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Old Oct 15th 2012, 12:03 AM   #1
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atwood's machine

How to find out the upward force acting on the axle of a pulley in an atwood's machine with the masses in an acceleration?
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Old Oct 15th 2012, 02:35 AM   #2
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It should be the combined masses of the masses. Otherwise, the axle of the pulley would be falling down or going up, right? And the only forces that have the downward directions are caused by the masses.

[Assuming that the weight of the pulley itself is negligible]
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Old Oct 15th 2012, 10:03 AM   #3
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Atwood's Machine: a Solution

Hi,

Solution of "g" by use of Atwood's machine is not trivial. If there is an easier solution than mine - I would like to see it.

http://www.thermospokenhere.com/wp/0...od/atwood.html

Good Luck, Jim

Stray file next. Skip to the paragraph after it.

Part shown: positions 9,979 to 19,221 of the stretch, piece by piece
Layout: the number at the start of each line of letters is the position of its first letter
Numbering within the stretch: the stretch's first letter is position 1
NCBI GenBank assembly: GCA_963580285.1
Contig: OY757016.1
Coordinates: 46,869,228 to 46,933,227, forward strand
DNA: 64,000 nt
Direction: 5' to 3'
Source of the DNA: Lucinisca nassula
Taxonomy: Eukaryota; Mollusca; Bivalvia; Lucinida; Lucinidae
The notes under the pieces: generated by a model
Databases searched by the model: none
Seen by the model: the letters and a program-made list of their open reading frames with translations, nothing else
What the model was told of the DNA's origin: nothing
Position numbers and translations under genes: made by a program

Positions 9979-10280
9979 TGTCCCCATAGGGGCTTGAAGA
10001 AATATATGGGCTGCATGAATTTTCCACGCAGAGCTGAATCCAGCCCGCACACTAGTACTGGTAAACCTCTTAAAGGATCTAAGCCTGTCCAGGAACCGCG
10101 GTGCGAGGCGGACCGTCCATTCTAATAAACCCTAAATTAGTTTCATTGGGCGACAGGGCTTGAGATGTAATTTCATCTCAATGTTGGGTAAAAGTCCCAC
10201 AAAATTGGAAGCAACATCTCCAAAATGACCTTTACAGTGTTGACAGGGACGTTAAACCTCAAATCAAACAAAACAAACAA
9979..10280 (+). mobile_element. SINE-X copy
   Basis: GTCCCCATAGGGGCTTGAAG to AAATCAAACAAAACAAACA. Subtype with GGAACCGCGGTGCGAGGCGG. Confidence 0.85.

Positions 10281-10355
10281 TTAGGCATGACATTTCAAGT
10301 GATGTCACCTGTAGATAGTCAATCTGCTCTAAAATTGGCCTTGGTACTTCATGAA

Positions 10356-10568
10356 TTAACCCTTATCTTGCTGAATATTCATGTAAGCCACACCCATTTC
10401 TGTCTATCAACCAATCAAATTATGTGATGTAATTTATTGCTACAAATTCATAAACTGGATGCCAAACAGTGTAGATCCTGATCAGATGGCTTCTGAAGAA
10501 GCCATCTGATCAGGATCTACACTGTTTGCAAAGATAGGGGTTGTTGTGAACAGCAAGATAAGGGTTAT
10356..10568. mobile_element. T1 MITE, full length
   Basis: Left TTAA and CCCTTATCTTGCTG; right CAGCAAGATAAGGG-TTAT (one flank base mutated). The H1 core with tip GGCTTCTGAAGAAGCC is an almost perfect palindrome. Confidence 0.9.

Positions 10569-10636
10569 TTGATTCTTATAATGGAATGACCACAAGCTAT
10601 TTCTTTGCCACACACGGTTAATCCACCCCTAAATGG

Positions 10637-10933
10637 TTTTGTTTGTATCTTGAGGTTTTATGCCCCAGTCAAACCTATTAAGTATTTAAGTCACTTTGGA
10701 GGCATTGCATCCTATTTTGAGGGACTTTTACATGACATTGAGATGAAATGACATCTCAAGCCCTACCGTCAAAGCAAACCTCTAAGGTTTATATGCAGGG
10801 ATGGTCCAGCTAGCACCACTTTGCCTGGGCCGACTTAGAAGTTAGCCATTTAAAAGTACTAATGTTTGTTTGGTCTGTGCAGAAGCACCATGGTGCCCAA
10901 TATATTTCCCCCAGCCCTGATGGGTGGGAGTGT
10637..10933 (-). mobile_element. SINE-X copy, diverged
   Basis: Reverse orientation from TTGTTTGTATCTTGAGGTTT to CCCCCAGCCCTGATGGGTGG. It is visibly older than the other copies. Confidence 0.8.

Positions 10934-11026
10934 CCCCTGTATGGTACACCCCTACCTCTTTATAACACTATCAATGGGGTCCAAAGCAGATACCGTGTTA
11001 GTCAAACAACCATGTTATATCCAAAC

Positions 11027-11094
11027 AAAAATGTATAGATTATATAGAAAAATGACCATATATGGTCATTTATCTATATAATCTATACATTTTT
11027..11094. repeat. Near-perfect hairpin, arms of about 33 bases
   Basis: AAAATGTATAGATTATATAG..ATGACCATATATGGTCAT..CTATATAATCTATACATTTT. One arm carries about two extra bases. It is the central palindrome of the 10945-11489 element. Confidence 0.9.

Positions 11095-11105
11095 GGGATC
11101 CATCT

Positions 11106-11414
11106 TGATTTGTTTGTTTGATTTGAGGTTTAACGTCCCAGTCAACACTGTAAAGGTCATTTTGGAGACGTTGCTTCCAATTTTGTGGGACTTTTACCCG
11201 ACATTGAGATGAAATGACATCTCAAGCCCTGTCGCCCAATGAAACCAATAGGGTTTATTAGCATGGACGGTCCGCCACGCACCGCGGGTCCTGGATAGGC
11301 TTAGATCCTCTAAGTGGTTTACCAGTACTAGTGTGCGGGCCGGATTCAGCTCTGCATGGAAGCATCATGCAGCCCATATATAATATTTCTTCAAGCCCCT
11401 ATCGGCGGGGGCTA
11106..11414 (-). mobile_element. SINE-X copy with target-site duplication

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Old Oct 15th 2012, 10:57 AM   #4
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Hello Thermo. Your solution is a pretty complicated way of doing the math. Much simpler is to use Sum of F=ma:

(m+dm)g - mg = (2m + dm)a

which yields:

g = a(2m+dm)/dm

To the OP: the force exerted on the pulley is equal to twice the tension in the rope. If the two masses are m1 and m2, then the acceleration of the system is a=g(m2-m1)/(m2+m1). The tension in the rope is equal to the force required to accelerate the masses, which is the mass's weight plus or minus a force to accelerate them - be careful of signs!

Last edited by ChipB; Oct 15th 2012 at 01:38 PM.
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